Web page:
An Infection Preventionist's Take on the 2017 Biological Weapons Convention
Saskia Popescu, MPH, MA, CIC, breaks down why an unlikely presence at the BWC highlights the growing importance of civil society involvement in global health safety and security.
It seems an unlikely story that an infection prevention (IP) epidemiologist would attend a Meeting of the States Parties (MSP) at the United Nations (UN), but here’s why civil society has an important role in the work that IPs do.
My background is in health care infection control and infectious disease epidemiology and while working on my PhD in Biodefense at George Mason University, I was fortunate to be selected for the Johns Hopkins Center for Health Security Emerging Leaders in Biosecurity Initiative (ELBI). You can read more about my take on the fellowship here, but the truth is that the Center for Health Security has a special knack for selecting a diverse group of professionals and academics who all share one unique thing: a deep-rooted passion for biosecurity and biodefense. During my 2017 fellowship, I was fortunate to be selected to attend the Biological Weapons Convention (BWC) MSP at the UN in Geneva, Switzerland. Not only is this a life-long goal for many who study or work in biodefense, but it also signals an increasingly larger role of civil society and Non-Governmental Organizations (NGOs) within the BWC.
The BWC is a landmark regime and treaty that is the first of its kind. In 1972, it was signed as the first multilateral disarmament treaty that banned an entire category of weapons whether it was the development, production, or stockpiling of such weapons.
Prior to the BWC entering the force on March 26, 1972, there were several state-sponsored biological weapons programs. That’s right, countries like the United States, the United Kingdom, Canada, and Russia, all had offensive programs to build biological weapons. The BWC sought to stop the proliferation of these weapons through several methods like confidence-building measures (CBMs) to help reduce the ambiguity of what biological weapons are (and are not) and establish some transparency between countries.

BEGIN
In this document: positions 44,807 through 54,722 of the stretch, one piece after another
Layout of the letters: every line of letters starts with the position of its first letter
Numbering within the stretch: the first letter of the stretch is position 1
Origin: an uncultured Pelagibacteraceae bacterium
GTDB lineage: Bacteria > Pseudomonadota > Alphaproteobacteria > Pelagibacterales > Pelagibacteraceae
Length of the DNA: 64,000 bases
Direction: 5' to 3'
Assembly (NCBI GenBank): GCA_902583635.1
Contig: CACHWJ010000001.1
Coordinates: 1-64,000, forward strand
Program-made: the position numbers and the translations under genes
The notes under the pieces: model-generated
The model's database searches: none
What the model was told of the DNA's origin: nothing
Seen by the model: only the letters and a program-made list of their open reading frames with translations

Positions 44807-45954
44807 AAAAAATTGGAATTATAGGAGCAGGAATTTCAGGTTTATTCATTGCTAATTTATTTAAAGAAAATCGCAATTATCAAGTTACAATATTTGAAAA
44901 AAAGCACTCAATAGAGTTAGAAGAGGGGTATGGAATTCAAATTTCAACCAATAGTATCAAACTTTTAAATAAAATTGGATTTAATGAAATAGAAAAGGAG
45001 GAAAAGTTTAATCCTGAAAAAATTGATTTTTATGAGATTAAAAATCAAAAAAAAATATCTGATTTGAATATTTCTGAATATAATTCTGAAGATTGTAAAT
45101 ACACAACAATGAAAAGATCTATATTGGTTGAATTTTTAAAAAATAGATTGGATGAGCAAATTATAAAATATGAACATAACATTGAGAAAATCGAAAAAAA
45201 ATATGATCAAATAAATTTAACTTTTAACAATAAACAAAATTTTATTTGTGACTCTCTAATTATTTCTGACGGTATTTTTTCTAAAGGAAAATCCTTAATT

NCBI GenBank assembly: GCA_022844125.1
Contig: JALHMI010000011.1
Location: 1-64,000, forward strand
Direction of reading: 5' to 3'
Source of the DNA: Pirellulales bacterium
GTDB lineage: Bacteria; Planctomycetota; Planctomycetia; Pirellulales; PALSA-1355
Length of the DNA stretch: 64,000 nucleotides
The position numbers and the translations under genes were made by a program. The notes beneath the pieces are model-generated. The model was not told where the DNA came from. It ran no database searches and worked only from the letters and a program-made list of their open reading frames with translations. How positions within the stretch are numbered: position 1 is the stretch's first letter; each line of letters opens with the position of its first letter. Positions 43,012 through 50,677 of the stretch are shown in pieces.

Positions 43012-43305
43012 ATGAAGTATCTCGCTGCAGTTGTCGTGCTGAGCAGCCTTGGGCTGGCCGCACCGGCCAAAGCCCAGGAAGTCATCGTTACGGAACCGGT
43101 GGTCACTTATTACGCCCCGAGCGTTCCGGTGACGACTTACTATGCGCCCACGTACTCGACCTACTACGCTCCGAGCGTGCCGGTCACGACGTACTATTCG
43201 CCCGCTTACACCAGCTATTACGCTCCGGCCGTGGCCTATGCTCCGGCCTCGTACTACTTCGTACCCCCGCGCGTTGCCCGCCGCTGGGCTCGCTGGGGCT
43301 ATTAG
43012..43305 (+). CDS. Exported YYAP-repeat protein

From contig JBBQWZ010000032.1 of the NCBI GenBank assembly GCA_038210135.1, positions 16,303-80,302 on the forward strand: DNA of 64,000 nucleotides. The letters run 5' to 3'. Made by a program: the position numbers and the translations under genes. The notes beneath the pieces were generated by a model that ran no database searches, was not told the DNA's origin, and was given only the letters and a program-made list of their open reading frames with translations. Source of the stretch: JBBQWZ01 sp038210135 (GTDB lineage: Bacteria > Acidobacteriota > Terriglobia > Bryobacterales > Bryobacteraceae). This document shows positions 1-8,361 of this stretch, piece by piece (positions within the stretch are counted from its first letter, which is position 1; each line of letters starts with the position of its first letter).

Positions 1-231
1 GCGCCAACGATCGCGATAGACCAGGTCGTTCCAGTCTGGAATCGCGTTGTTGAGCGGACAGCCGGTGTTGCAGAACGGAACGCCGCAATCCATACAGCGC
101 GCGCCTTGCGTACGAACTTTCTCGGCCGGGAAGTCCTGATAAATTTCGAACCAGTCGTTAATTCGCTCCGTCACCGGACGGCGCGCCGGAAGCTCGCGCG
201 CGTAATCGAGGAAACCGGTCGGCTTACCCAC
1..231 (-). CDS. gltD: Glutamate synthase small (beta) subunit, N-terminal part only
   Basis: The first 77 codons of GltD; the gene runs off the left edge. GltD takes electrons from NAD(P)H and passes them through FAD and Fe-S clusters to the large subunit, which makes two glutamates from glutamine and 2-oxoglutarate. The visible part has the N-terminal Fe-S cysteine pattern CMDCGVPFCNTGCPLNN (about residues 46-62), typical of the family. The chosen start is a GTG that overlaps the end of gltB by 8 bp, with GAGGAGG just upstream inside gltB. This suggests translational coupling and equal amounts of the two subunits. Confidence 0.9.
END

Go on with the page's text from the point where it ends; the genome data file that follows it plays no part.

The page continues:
The truth is that bioweapons development and manufacturing shares similar mechanics and expertise traits with biodefense efforts. The dual-use nature of much of this equipment, expert workforce, etc, can be misconstrued to be an active bioweapons program when it’s not, and vice versa. In fact, a Russian bioweapons program continued for many years after the BWC because it was sold as work on defense and pharmaceutical facilities, which mislead many individuals.
CBMs play a large role in not only compliance with the BWC, but also helping to reduce suspicion and improver international cooperation. CBMs include data on research centers and laboratories, information on outbreaks of infectious diseases and toxins, as well as vaccine production facilities.
This year’s MSP was especially poignant since the last Review Conference was an epic failure. Without delving into the politics of it, let’s just say that international relations can be a tricky thing on the best of days. (You can read more about the last Review Conference failure and a daily recap of the MSP here.)
During my time observing the international peace efforts in action, I wondered if I, an epidemiologist in hospitals, would be totally out of place at the MSP. Surprisingly, the world of the BWC and the NGOs who play a vital role in providing expert guidance, are made up of many individuals with diverse backgrounds, from ethics to medicine and a variety of humanities. In fact, I feel that there are 2 things that should underline the importance of NGOs and civil society being involved in international treaties such as the BWC:
- Inherently, our work plays into the CBMs. Who does communicable disease reporting at a county level? Yours truly, and that feeds into the state health departments and then up through the Centers for Disease Control and Prevention (CDC), which goes into the CBM.
- With the rapid pace of advancements in the life sciences—such as gain-of-function research or genome editing like CRISPR—it is critical that treaties like the BWC be modernized to maintain relevancy. This requires experts from civil society who can work across international borders.
I may not have been the most likely candidate to attend an MSP for a multilateral disarmament treaty, but after speaking with so many experts (many of whom have spent decades working with the BWC, as well as many who were there for the first time like me) it made me realize that it is those of us on the ground and in the field who have a vital role in contributing to global health safety and security. Infectious disease experts and public health officials are critical to helping strengthen and modernize a treaty that is so crucial. As talks of North Korea’s biological weapons program grow, I think we can all appreciate the hard work that both the delegates and the NGOs are doing to prevent the development and use of biological weapons.